Want the best of VICE News straight to your inbox? Sign up here.
Democrats just launched an attempt to impeach President Trump for the second time.
House Democrats introduced a single article of impeachment for “incitement of insurrection” Monday morning after the violent storming of the Capitol on January 6. The House is expected to vote on the measure later this week.
The move marks a stunning effort to slap a sitting U.S. president with a second impeachment for the first time in American history, a move that would forever brand Trump as a historic presidential loser. Yet impeaching Trump now also stands little chance of removing him from office before his term ends next week on January 20, even though some Republicans are calling on Trump to resign.
The measure aims to impeach Trump over his role in amping up the crowd before the January 6 riot, and points out that the Constitution bars anyone engaged in “insurrection or rebellion” against the U.S. from holding political office.
The text of the resolution quotes Trump telling the angry mob, moments before violence erupted: “If you don’t fight like hell, you’re not going to have a country anymore.”
House Speaker Nancy Pelosi has urged Vice President Mike Pence to strip Trump of his presidential powers using the 25th Amendment. She is also expected to seek a vote calling on Pence and the Cabinet to follow through. Pelosi has cast Trump as an existential threat to the United States who must be removed immediately.
“Sadly, the person that’s running the executive branch is a deranged, unhinged, dangerous president of the United States,” Pelosi said in a “60 Minutes” interview broadcast on Sunday night. “He has done something so serious that there should be prosecution against him.”
The impeachment effort faces a complicated political timeline, however. Republican Senate Majority Leader Mitch McConnell has circulated a memo stating that the Senate cannot reconvene to start an impeachment trial in the Senate until January 19 at the earliest. That means the Senate might get tied up arguing over Trump’s fate during the first weeks of President-elect Joe Biden’s administration—at a moment when Biden would likely rather be using the Senate to confirm his Cabinet members, fight the coronavirus pandemic, and distribute emergency economic relief.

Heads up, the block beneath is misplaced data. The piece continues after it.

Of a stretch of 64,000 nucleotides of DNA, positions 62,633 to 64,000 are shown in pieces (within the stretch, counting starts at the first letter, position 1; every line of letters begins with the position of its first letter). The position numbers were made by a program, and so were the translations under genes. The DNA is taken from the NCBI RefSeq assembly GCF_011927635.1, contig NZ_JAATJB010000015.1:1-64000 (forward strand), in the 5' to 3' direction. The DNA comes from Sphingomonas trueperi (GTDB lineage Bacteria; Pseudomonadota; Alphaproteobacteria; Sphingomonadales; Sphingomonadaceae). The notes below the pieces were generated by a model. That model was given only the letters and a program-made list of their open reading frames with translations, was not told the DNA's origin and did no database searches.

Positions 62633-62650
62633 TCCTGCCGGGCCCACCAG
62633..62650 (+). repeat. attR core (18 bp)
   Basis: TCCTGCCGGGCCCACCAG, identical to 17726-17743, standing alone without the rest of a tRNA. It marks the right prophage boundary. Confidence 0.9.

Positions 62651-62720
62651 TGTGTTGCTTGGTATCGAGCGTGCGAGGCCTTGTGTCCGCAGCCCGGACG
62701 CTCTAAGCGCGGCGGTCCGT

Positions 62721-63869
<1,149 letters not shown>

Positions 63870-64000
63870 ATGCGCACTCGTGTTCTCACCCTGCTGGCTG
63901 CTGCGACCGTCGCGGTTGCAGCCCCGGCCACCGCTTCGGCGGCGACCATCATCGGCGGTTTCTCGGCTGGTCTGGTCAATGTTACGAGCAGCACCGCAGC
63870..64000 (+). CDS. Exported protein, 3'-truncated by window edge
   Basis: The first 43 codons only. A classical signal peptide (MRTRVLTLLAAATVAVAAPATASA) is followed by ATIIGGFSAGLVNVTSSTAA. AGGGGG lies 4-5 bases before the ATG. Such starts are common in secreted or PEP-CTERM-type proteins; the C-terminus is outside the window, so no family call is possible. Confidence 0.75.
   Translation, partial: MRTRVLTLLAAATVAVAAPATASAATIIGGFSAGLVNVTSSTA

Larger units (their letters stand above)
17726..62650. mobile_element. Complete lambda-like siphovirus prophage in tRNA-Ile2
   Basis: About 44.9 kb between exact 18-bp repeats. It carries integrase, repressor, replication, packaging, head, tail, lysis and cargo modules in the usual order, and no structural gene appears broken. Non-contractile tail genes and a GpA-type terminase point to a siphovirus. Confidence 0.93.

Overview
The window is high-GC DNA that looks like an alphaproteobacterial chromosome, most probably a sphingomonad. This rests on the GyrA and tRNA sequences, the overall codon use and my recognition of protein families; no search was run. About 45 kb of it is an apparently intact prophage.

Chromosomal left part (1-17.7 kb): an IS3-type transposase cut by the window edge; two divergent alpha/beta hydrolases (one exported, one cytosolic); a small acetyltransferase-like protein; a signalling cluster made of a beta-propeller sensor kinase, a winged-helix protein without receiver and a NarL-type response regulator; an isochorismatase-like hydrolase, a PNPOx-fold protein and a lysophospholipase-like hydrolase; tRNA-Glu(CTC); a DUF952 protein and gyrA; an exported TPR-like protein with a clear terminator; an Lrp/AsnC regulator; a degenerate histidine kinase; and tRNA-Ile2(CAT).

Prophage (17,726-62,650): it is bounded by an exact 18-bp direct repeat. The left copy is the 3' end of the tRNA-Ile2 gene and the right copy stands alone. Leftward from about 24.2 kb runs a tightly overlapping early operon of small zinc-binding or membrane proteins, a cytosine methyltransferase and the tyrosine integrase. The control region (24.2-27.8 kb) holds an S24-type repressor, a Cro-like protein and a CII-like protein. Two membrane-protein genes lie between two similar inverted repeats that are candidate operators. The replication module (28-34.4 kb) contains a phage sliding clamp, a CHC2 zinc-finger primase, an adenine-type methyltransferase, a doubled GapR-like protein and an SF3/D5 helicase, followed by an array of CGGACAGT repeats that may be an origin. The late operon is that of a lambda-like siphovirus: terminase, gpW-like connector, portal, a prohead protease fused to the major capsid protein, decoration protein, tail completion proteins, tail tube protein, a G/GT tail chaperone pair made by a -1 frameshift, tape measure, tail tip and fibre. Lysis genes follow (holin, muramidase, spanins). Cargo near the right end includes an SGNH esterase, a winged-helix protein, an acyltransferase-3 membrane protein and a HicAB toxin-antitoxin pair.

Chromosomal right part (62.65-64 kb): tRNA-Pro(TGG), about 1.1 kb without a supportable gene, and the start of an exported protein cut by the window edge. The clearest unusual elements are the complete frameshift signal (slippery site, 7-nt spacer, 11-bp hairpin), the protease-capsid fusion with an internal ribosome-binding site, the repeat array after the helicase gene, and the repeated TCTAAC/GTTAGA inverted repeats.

Trump was impeached by the House of Representatives in December 2019 for attempting to pressure the Ukrainian president to announce an investigation of Biden’s family, in what Democrats alleged was clearly an attempt to swing the 2020 election in his favor. But the attempt to remove Trump from office failed in the Senate a year ago this month, after almost all Republicans in the chamber voted to clear him of the charge.
This time, however, some Republicans seem pretty pissed at Trump. Republican Sen. Pat Toomey of Pennsylvania said on Sunday that Trump should resign and possibly face “criminal liability” for his actions. Alaska’s Republican Sen. Lisa Murkowski told the Alaska Daily News flatly: “I want him out.”
But whether Biden’s Justice Department can, or will, charge Trump remains far from certain.